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Basel, Switzerland

Merceron G.,CNRS Institute of Paleoprimatology, Human Paleontoly: Evolution and Paleoenvironments | Costeur L.,Naturhistorisches Museum Basel | Maridet O.,CAS Institute of Vertebrate Paleontology and Paleoanthropology | Ramdarshan A.,Montpellier University | Gohlich U.B.,Geologisch palaontologische Abteilung
Journal of Human Evolution

The present study attempts to characterize the environmental conditions that prevailed along the western shores of the Central Paratethys and its hinterland during the early middle Miocene at the same time t primates reached their peak in species diversity in Central Europe. Based on faunal structure (using cenograms), paleotemperature reconstruction (using cricetid diversity), and dietary reconstruction of ruminants (using molar micro-wear analyses), four faunal assemblages are used to characterize the regional environmental context. The cenograms for Göriach and Devínska Novà Ves Zapfe's fissure site support the presence of mosaic environments with open areas under rather humid conditions. This is also supported by the dental micro-wear analyses of ruminants. The species of Palaeomerycidae were most probably the only predominant browsers. Surprisingly, the three cervids, Dicrocerus, Heteroprox, and Euprox, were highly involved in grazing. Pseudoeotragus seegrabensis was likely a generalist and the two specimens assigned to the second bovid, Eotragus clavatus, were browsers. The two species of tragulids plot between fruit browsers and generalists. Moreover, paleotemperatures based on cricetid diversity estimate mean annual temperature at about 18 °C with potential high seasonal variations. These data support the predominance of mosaic landscapes along the western shores of the Central Paratethys and its hinterland during the Miocene Climatic Optimum as primates reach a peak in species diversity. This result lends credence to the hypothesis that environmental heterogeneity favours radiation among mammals, and that the specific environmental context of the Central Paratethys western border might explain the high diversity of the middle Miocene primates. © 2012 Elsevier Ltd. Source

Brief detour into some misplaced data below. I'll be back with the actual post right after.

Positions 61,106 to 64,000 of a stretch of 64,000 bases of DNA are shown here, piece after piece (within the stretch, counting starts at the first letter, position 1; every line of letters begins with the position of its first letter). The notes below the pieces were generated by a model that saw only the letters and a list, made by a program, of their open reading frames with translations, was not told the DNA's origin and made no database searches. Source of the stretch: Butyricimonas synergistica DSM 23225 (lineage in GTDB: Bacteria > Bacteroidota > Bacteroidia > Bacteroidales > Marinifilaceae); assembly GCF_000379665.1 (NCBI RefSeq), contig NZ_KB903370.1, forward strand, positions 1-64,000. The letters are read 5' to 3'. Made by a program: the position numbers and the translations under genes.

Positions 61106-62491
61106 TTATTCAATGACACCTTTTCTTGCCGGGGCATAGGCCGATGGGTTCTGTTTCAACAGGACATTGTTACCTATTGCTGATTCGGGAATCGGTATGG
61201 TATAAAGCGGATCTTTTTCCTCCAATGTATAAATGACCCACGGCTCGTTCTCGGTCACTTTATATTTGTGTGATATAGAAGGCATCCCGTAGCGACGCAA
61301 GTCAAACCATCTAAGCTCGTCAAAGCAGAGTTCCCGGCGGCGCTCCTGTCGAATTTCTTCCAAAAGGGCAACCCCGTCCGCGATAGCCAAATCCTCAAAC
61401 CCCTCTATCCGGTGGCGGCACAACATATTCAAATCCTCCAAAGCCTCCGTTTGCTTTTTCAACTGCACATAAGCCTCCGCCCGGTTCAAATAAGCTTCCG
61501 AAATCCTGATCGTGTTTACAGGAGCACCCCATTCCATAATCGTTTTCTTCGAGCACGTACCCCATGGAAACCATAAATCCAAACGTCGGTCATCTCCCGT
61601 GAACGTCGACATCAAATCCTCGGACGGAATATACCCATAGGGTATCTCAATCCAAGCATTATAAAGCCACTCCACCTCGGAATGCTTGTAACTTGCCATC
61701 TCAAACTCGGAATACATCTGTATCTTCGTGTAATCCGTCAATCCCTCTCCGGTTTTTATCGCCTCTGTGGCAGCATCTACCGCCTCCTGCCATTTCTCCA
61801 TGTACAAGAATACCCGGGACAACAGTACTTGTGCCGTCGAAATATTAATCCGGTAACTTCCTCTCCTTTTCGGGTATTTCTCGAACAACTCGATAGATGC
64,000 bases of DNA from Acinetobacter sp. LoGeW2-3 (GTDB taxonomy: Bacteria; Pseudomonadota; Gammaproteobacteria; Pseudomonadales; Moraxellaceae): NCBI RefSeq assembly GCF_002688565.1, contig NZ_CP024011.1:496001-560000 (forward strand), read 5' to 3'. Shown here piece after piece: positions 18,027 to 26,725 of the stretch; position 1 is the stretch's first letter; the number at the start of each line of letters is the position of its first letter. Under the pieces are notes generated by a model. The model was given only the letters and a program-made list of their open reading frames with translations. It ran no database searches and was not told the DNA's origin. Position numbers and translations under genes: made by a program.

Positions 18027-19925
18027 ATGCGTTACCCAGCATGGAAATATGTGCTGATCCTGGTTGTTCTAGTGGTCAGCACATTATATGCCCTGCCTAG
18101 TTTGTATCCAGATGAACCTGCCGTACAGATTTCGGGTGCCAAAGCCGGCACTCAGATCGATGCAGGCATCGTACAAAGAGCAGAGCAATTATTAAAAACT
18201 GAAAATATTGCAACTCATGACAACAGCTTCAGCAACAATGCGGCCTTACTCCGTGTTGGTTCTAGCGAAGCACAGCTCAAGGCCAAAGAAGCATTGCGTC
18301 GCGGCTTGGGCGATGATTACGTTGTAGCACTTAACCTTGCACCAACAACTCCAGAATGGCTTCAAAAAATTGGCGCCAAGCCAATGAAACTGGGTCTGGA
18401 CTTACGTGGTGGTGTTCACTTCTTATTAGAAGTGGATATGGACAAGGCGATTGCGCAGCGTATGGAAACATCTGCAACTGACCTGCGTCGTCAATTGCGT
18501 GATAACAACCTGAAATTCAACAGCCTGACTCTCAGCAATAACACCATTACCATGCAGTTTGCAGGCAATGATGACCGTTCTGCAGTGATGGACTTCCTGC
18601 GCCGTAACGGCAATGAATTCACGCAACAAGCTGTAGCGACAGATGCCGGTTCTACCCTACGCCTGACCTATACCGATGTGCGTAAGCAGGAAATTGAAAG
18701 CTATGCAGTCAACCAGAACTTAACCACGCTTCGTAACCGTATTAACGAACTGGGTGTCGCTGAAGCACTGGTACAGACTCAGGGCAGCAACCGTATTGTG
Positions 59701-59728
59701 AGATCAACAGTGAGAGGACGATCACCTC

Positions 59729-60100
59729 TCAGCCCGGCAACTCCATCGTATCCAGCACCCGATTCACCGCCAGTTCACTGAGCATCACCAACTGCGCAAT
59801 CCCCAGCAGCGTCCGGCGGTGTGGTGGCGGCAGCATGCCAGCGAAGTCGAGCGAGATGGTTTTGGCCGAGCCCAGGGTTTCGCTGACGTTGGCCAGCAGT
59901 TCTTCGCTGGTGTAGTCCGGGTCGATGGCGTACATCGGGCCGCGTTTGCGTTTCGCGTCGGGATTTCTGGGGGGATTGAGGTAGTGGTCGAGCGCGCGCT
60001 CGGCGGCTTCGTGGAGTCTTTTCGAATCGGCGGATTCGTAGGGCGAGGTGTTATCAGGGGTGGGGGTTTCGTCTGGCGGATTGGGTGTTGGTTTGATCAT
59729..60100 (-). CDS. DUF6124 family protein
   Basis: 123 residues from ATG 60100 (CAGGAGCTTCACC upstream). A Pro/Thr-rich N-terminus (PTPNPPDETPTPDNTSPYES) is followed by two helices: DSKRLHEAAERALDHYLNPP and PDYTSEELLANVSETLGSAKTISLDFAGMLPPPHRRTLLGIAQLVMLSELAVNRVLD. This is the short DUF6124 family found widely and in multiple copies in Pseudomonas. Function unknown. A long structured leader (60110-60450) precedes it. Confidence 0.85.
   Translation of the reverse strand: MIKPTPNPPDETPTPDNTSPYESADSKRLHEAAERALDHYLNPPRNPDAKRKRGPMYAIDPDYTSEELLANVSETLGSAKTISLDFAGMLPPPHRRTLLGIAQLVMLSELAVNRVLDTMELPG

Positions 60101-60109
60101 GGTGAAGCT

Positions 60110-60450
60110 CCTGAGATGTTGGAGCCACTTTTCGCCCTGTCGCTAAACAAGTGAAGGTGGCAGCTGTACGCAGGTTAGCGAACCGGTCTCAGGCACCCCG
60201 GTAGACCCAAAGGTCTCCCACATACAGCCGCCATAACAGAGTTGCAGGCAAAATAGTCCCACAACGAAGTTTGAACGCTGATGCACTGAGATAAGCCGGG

Aiglstorfer M.,University of Tubingen | Aiglstorfer M.,Senckenberg Center for Human Evolution and Palaeoenvironment | Costeur L.,Naturhistorisches Museum Basel
Palaeobiodiversity and Palaeoenvironments

The locality of Dorn-Dürkheim houses the youngest record for the family Moschidae in Europe besides Micromeryx mirus from Kohfidisch (Austria; Vislobokova Paleontol J 41(4):451-460, 2007) and Hispanomeryx sp. from Puente Minero (Spain; Sánchez et al. Palaeontology 53(5):1023-1047, 2010). In describing the moschid material from Dorn-Dürkheim, we intend to update the data on the European late Miocene representatives of the family. With a nearly closed anterior valley in p4 and brachy- to mesodont (sensu Damuth and Janis Biol Rev 86(3):733-758, 2011) lower molars, the material of small ruminants from Dorn-Dürkheim shows typical features of the Miocene Moschidae that clearly distinguish them from dental remains of similar sized but more brachydont taxa, such as Lagomeryx (Rössner Palaeontogr A 277:103-112, 2006). Dimensionally, both the teeth and the postcranial material fit well within the variability of the genus Micromeryx. Morphologically, the postcranial material clearly differs from that of Hispanomeryx. Therefore, we assign the material from Dorn-Dürkheim 1 to Micromeryx sp. A brief review of the biochronologic and palaeogeographic range of the European Miocene Moschidae is given. © 2013 Senckenberg Gesellschaft für Naturforschung and Springer-Verlag Berlin Heidelberg. Source

Franzen J.L.,Naturhistorisches Museum Basel
Palaeobiodiversity and Palaeoenvironments